AACE Statement on Clinician - Patient Relationship
together aace
September 2022

Statement: Medical Care Team – Patient Relationship

Authors: Felice A. Caldarella, MD; Matthew Levine, MD; S. Sethu K. Reddy, MD; Susan L. Samson, MD; Scott D. Isaacs, MD; Joumana Chaiban, MD; Navtika R. Desai, DO; Kenneth E. Izuora, MD; Dace L. Trence, MD; Gary W. Edelson, MD; Geetha Gopalakrishnan, MD; Janet Leung, MD; Elias S. Siraj, MD; Melissa G. Young, MD; Ricardo Correa, MD; Leslie S. Eldeiry, MD; Armand Krikorian, MD; Cheryl R. Rosenfeld, DO; Archana R. Sadhu, MD.

The therapeutic relationship between a patient and their clinician relies on trust and communication. Over the last half-century, the recognition of patient autonomy over decisions affecting their health has been a cornerstone of modern health care delivery. The clinician cares for the patient, independent of their own personal beliefs and biases. This relationship can be severely harmed without adherence to these foundational ethical principles: respect for autonomy, non-maleficence, beneficence, and justice.  

AACE opposes any laws or regulations which interfere with the relationship between the medical care team and the patient while recognizing clinicians must operate within societal, ethical and professional values.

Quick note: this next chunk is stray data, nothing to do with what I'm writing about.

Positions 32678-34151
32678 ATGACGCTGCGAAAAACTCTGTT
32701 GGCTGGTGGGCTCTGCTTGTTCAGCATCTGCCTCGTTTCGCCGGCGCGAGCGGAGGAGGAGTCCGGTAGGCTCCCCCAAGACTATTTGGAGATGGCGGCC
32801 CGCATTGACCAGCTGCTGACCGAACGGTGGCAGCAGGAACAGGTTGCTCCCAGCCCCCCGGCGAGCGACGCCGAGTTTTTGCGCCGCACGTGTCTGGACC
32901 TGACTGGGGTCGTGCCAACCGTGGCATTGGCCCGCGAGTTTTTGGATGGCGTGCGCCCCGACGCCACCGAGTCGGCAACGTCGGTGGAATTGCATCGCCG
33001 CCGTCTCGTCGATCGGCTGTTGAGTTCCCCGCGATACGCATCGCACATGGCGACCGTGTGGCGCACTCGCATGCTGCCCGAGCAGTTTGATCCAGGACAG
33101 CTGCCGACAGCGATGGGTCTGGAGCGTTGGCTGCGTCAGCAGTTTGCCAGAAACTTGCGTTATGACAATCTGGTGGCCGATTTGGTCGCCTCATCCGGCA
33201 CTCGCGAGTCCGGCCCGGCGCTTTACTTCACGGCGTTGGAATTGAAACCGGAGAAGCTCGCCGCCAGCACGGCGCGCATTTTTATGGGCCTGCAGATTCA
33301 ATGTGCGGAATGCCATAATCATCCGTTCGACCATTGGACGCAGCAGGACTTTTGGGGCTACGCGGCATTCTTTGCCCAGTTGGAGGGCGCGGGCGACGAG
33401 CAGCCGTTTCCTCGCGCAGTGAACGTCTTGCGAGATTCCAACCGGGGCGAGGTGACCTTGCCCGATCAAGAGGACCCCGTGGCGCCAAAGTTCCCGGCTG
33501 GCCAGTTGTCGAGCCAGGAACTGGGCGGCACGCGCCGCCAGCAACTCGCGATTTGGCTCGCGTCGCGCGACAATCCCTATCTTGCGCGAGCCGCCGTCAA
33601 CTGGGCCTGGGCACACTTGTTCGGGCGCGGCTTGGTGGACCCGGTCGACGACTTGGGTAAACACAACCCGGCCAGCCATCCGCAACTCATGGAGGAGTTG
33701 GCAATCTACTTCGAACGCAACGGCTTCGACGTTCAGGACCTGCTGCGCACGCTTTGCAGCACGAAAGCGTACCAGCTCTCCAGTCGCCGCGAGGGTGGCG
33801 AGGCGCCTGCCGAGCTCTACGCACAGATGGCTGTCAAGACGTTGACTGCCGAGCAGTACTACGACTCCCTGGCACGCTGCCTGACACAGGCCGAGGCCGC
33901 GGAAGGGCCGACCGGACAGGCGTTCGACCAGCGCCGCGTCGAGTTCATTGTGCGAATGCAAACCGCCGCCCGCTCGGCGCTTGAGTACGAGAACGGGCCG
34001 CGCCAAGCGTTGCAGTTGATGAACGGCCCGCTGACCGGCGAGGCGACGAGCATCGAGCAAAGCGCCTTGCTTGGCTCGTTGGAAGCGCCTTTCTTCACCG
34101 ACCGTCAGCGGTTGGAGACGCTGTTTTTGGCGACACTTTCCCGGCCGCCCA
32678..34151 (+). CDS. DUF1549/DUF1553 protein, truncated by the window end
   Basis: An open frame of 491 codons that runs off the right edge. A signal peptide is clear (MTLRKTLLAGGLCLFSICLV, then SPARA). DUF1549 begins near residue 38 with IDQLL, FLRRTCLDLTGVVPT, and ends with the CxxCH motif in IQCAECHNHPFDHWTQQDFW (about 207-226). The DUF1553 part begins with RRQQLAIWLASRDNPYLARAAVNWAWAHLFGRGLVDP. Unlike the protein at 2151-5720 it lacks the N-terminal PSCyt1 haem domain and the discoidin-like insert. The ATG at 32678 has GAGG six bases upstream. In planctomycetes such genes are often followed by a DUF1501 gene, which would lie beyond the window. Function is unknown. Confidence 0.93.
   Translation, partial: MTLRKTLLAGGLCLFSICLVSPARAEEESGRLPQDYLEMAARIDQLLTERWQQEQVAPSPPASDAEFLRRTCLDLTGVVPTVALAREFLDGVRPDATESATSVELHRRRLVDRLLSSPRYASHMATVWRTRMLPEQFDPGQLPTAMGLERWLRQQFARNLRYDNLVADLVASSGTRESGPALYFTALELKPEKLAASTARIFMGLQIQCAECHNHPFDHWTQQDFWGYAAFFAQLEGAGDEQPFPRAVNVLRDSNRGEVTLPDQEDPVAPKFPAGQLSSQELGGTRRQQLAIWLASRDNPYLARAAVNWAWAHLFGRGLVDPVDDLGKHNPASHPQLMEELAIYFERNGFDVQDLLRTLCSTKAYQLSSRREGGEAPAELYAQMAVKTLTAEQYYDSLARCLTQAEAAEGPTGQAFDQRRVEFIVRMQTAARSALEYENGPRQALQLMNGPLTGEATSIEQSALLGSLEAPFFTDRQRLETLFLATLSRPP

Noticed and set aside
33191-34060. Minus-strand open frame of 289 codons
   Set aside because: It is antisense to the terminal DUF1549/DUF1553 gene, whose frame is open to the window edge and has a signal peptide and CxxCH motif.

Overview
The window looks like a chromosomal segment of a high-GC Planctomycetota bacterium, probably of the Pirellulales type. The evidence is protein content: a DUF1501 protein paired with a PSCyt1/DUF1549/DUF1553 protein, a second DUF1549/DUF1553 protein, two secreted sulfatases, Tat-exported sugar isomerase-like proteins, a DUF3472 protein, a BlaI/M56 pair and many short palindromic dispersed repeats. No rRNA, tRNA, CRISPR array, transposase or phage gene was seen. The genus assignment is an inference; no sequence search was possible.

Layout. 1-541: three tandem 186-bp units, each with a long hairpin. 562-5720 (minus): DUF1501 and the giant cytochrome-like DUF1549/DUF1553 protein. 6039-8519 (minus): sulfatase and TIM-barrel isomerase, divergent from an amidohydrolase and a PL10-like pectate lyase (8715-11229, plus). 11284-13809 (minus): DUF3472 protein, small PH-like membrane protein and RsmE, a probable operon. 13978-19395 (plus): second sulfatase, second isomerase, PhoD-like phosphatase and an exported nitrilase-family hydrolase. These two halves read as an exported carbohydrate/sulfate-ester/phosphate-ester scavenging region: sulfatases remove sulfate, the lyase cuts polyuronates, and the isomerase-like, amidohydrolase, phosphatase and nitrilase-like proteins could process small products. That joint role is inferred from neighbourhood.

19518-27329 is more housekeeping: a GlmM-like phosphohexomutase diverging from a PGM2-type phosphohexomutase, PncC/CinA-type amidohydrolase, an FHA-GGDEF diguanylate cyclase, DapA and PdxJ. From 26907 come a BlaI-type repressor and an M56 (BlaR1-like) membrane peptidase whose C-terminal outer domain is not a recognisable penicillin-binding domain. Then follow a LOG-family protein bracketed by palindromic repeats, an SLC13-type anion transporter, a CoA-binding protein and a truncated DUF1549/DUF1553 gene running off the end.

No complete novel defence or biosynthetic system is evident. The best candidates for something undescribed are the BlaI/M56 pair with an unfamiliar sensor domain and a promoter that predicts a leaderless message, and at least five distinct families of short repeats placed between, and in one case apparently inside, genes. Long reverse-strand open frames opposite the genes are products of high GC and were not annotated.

Shared decision making is considered the most evolved approach to patient care. The patient relies on the training and expertise of their medical care team combined with their own values and culture when making personal and confidential health care decisions. Medical decisions must be individualized based on the strongest medical evidence and the professional judgment of the medical care team. The ideal treatment plans are a result of collaboration between the patient and the medical care team without undue interference from legislative or judicial bodies, or undue administrative burdens which have the consequence of delaying or denying the appropriate care.

AACE recognizes the current health inequities and will continue to advocate for the health of all our patients.  
 

Background:

Holm, S., 2002. Principles of Biomedical Ethics, 5th edn.: Beauchamp TL, Childress J F. Oxford University Press, 2001,. ISBN 0-19-514332-9.

Ward, P., 2018. Trust and communication in a doctor-patient relationship: a literature review. Arch Med, 3(3), p.36.

Weinberger, S.E., Lawrence, H.C., Henley, D.E., Alden, E.R. and Hoyt, D.B., 2012. Legislative interference with the patient-physician relationship. N Engl J Med367(16), pp.1557-1559.